Study in Leadership at Shenandoah University offers learners the opportunity to think deeply about, examine, understand and challenge problems facing educational and other public organizations.
The programs are organized around a core of leadership and inquiry courses, complemented by courses in the learner’s concentration and emphasize the application of theory to real world problems and lived experiences.
The Master of Science: Organizational Leadership is a graduate degree for those interested in leadership positions in the nonprofit, public, higher education, or governmental organizations. Serving new professionals and those aspiring to leadership positions in institutions of public trust.
The Doctor of Professional Studies (DProf) degree is appropriate to professionals with substantive experience in non-profit, public sector, higher education, or service professions. These experiences will inform and leverage learning, position learners’ study in the program, and allow them to assume significant leadership roles in their professions. It is geared towards those who wish to reflect upon and leverage that experience in the context of an academic program designed to enhance leadership and research skills.
The DProf dissertation is not typically a purely academic study, but reflects the application of theory to an organizational concern, thereby, leading to high-level practical action that may result in significant change or development in a community of practice.
Education Administration Leadership
The Professional Studies Certificate (PSC) for Licensure in Administration and Supervision serves students who already hold a master’s degree and want to obtain Virginia licensure in School Administration and Supervision.
Advanced study in the Doctor of Education in Educational Leadership program at Shenandoah University is designed to serve learners with career goals related to PK-12 educational administration.
The EdD in Educational Leadership is a 60-credit program. It is primarily associated with those whose field of practice falls into traditionally-defined “education” professions. This degree appeals to education administrators as well as those seeking advanced preparation in teacher-leadership, curriculum and instruction, or in specific teaching disciplines. It may also apply, in certain circumstances, to those with interests in higher education. The EdD is for the professional education practitioner interested in becoming a professor, administrator, or applied researcher. The EdD is usually the preferred qualification for mid-career education professionals, many of whom will already have Master’s degrees but wish to pursue studies at the doctoral level. EdD degrees are based on research in addition to its application in professional practice. The EdD dissertation may take any form ranging from an applied, disciplined inquiry into a problem encountered in the workplace (action research) to the more traditional thesis-like research report.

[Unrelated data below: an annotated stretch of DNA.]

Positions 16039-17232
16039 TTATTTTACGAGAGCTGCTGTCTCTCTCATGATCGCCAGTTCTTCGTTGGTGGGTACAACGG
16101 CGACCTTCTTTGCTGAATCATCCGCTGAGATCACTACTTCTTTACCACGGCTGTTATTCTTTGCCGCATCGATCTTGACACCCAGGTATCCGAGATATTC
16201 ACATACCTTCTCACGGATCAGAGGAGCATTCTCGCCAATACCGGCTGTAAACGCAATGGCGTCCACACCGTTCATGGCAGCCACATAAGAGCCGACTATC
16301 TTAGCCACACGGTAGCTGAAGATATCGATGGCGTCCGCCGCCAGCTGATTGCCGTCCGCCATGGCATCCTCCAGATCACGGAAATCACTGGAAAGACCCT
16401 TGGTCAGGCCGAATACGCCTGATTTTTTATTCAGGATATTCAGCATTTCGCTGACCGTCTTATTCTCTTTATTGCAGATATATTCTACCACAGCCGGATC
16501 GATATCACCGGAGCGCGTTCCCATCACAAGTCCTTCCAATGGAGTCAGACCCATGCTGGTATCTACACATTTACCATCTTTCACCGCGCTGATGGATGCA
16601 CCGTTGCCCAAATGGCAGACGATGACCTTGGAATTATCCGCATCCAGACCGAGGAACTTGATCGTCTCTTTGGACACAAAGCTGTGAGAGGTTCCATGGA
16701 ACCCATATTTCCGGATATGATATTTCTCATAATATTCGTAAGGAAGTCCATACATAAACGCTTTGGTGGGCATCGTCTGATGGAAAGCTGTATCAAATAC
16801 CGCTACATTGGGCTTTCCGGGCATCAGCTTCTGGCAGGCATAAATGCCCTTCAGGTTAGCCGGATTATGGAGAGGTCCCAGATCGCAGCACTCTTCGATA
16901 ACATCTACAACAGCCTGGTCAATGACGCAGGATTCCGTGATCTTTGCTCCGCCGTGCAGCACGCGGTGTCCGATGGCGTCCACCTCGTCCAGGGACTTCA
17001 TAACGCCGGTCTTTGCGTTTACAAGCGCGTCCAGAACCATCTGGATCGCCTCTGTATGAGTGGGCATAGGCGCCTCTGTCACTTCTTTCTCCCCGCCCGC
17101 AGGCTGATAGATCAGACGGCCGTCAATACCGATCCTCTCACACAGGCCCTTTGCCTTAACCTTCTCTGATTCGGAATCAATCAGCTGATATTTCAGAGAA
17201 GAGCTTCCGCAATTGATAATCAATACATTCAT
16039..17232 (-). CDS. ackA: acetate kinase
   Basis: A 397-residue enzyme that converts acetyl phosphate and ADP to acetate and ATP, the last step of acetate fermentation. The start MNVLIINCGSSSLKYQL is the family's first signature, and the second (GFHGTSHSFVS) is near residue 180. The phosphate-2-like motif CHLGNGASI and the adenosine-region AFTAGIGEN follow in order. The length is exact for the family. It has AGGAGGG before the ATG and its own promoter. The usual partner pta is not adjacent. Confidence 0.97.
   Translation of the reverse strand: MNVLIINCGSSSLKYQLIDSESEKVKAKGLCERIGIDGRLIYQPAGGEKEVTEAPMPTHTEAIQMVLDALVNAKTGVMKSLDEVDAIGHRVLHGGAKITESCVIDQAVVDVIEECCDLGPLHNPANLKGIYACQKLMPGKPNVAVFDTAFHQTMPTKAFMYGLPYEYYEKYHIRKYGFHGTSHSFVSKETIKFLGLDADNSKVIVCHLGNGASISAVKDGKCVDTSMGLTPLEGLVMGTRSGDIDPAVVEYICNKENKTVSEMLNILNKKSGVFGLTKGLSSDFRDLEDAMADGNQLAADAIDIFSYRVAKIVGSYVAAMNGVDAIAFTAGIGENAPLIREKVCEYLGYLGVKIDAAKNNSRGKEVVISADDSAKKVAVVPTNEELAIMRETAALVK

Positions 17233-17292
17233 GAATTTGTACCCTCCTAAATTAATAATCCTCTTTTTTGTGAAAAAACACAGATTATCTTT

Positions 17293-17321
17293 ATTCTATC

What is the Difference Between the Doctor of Education (EDD) and the Doctor of Professional Studies (DPROF)?
Both the EdD and the DProf are what some call “professional doctorates”. A professional doctorate (which is distinct from a “clinical doctorate” or a “first professional degree”) is a course of advanced study and research which both satisfies the criteria for a doctorate and meets the specific needs of a professional group. These are also known as “practitioner’s doctorates” due to their applied focus, and target group of advanced practitioners of various professions. While the PhD can be seen as the degree of a professional scholar/researcher, the EdD and the DProf are viewed as the degrees of a scholarly or researching professional. Those seeking professional doctorates tend to value:
- learning with a cohort of like-minded professionals
- developing professional practice skills or professional qualifications
- develop and adopt a research stance/perspective (develop research capacity)
- develop advanced skills to carry out a research projects based on professional practice
- a desire to shift from action to reflection